Now if there was an easy way to get it out of all these stars....
You should ask your synthesizer company why they have so much problems replicating the sound of a violin.
Anybody who has seen an episode of Mythbusters knows their positive relationship with Buster and the other dummies they have or craft.
So everybody is complaining about bad software patents, but are there any good software patents which are actually doing something tricky/interesting worth patenting?
As somebody who left the network / sysadmin business before the attacks started from the inside (send enough malware to everybody inside a company and you will get lucky at a certain moment), how would you protect it best?
Airgap it (or properly firewall it), and people will complain about the costs of duplicate infrastructure, remote support from vendors will be a pain etc.
Monitor the network and spot anomalies, it's a hard task but could be the way to go. Except that you need skilled people there (not saying that there aren't, my experiences in a TAC shows that there aren't many).
Letting the attackers waste time in a honey-pot while your own network is isolated? At least you learn from it and you give them a false sense of victory.
What is wisdom, any thoughts?
I'm waiting for the sequel: More time.
(before anybody flames, I follow it every couple of days via http://geekwagon.net/projects/xkcd1190/).
Why was there no self-destruct happening?
Where was the guy with his finger on the "press here to explode rocket" button?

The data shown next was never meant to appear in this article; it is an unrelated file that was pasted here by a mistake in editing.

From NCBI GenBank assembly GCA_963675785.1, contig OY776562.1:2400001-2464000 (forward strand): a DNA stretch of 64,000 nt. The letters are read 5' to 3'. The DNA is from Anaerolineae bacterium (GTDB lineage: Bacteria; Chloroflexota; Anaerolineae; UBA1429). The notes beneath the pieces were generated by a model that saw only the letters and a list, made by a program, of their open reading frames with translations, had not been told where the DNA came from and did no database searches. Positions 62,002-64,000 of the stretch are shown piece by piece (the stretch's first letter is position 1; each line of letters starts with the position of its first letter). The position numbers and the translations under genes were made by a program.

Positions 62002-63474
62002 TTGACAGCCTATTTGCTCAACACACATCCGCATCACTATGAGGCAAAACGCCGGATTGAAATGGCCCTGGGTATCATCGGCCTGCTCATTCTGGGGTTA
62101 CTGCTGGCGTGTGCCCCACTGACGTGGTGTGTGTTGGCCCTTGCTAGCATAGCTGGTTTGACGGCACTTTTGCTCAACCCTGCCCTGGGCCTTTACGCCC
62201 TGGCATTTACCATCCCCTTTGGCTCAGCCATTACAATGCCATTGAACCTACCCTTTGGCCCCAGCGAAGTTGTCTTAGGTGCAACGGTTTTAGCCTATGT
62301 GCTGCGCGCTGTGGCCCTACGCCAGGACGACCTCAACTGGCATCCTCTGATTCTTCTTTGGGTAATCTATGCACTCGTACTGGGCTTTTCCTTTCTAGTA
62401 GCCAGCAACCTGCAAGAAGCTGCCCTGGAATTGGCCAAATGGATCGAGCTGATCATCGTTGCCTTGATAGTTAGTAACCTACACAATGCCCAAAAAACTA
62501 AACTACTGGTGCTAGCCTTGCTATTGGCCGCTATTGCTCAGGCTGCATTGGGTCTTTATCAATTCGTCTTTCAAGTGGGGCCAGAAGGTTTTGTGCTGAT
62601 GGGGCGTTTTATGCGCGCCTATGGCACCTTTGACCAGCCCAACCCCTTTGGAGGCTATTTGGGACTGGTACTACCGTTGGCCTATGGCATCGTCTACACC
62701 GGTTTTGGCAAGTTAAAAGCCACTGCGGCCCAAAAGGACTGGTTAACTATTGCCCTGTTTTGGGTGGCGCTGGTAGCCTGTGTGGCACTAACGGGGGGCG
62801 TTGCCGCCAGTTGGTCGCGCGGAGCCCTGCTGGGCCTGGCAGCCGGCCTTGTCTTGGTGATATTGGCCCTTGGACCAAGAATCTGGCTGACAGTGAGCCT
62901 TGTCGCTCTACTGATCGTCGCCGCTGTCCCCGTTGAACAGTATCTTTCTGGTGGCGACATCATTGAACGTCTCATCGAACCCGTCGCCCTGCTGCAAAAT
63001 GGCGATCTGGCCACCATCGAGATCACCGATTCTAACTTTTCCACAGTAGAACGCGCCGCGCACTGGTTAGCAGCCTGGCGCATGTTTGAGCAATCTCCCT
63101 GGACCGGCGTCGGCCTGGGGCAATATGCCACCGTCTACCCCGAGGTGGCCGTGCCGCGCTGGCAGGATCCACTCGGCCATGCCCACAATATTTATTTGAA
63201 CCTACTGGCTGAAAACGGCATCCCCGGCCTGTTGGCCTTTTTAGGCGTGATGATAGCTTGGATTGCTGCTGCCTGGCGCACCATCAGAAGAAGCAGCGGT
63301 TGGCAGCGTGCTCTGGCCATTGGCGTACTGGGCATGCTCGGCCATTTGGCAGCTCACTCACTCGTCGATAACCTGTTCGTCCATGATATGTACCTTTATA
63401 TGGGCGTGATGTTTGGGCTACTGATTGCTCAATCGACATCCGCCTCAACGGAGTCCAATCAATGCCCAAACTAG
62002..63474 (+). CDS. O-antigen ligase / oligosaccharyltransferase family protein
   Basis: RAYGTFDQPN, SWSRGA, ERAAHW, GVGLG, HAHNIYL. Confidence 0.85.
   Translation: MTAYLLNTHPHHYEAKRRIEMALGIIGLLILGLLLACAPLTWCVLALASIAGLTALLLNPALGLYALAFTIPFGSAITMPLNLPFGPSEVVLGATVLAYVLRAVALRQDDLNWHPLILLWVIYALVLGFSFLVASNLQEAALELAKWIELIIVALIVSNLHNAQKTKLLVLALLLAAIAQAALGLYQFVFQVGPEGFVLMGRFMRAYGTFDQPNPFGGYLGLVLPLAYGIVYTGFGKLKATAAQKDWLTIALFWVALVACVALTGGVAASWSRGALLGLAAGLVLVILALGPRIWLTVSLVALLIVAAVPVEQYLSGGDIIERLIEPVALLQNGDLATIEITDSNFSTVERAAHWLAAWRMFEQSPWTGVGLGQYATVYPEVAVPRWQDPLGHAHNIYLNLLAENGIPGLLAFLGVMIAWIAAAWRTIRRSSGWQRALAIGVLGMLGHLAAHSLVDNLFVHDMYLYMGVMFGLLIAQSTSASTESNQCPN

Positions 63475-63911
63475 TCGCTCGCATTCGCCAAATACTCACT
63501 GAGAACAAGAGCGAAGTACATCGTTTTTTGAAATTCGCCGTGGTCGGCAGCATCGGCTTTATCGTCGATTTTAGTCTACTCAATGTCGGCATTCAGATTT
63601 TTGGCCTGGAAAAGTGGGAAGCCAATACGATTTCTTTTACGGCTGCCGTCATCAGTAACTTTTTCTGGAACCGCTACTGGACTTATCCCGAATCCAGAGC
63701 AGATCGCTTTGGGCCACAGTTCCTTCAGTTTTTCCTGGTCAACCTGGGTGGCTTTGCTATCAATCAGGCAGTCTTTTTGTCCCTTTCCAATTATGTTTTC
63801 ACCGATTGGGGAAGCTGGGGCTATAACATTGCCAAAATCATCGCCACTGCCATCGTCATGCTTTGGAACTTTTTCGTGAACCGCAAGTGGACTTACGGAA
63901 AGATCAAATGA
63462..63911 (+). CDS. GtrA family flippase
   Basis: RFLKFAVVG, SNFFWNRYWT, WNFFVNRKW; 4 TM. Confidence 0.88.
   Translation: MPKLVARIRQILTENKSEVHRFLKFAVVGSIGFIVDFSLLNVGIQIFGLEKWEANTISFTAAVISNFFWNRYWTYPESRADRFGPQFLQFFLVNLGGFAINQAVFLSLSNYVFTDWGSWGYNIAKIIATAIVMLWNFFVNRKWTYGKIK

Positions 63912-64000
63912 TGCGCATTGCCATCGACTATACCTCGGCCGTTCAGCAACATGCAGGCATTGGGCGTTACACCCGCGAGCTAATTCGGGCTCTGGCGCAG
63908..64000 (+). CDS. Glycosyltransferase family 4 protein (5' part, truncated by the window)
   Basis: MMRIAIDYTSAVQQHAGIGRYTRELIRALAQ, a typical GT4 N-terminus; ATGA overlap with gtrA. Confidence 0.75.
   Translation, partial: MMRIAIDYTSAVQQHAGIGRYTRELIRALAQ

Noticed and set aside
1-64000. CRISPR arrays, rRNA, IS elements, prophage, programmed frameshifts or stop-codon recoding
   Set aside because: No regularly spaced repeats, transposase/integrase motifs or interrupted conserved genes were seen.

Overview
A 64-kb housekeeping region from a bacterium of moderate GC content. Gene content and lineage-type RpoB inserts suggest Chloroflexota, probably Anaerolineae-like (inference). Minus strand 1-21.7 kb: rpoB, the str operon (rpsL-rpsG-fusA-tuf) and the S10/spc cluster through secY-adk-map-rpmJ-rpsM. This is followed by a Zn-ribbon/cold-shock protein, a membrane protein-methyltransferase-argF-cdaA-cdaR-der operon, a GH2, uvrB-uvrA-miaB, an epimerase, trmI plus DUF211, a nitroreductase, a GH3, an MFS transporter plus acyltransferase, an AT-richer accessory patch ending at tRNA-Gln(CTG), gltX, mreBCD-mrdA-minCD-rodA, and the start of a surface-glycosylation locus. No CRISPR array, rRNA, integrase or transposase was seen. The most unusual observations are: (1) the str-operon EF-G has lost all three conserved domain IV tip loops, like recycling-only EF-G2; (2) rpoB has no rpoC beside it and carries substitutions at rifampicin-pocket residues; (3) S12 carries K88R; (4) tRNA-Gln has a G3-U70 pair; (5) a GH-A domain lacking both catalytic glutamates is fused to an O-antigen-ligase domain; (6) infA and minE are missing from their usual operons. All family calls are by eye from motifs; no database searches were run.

Like AS numbers, network blocks etc?
Oh wait, they don't make money out of that will be thrown out?
They said that in the article: It gets sold to a carrier which is not querying the US version of the Stolen Phone database.
We need something like DNS but then for IMEI numbers.
Mental note: Don't use these public chargers anymore...
(Google for "iphone charging point airport")
PRESENTATION: BYOD in government, a high level talk
Handy talk for CIOs and CSOs...
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May 23, 2013 --
The following is a recorded presentation from AusCERT. It's by Al Blake, the Chief Information Officer of the Department of Sustainability, Environment, Water, Population and Communities. In it he talks about BYOD, basically, from an Australian government perspective. It's not an overly technical talk, but it is a good overview of what a CIO like him has to consider when allowing staff to use their own devices in a heavily regulated environment.
"Only 50 were ever produced, this being the second example known to exist."
If there are 50 produced, then there are 50 known to exist.
Call me old-fashioned, but I prefer a proper Makefile which only compiles the files required and which separates between the build and install phase.
And it rated for people not living in heavily American culturally influenced and non native English speaking countries that they all had a lower IQ.
Somebody who actually understands what unions are about. Too bad that the rest of the people here don't understand the whole of the concept about it.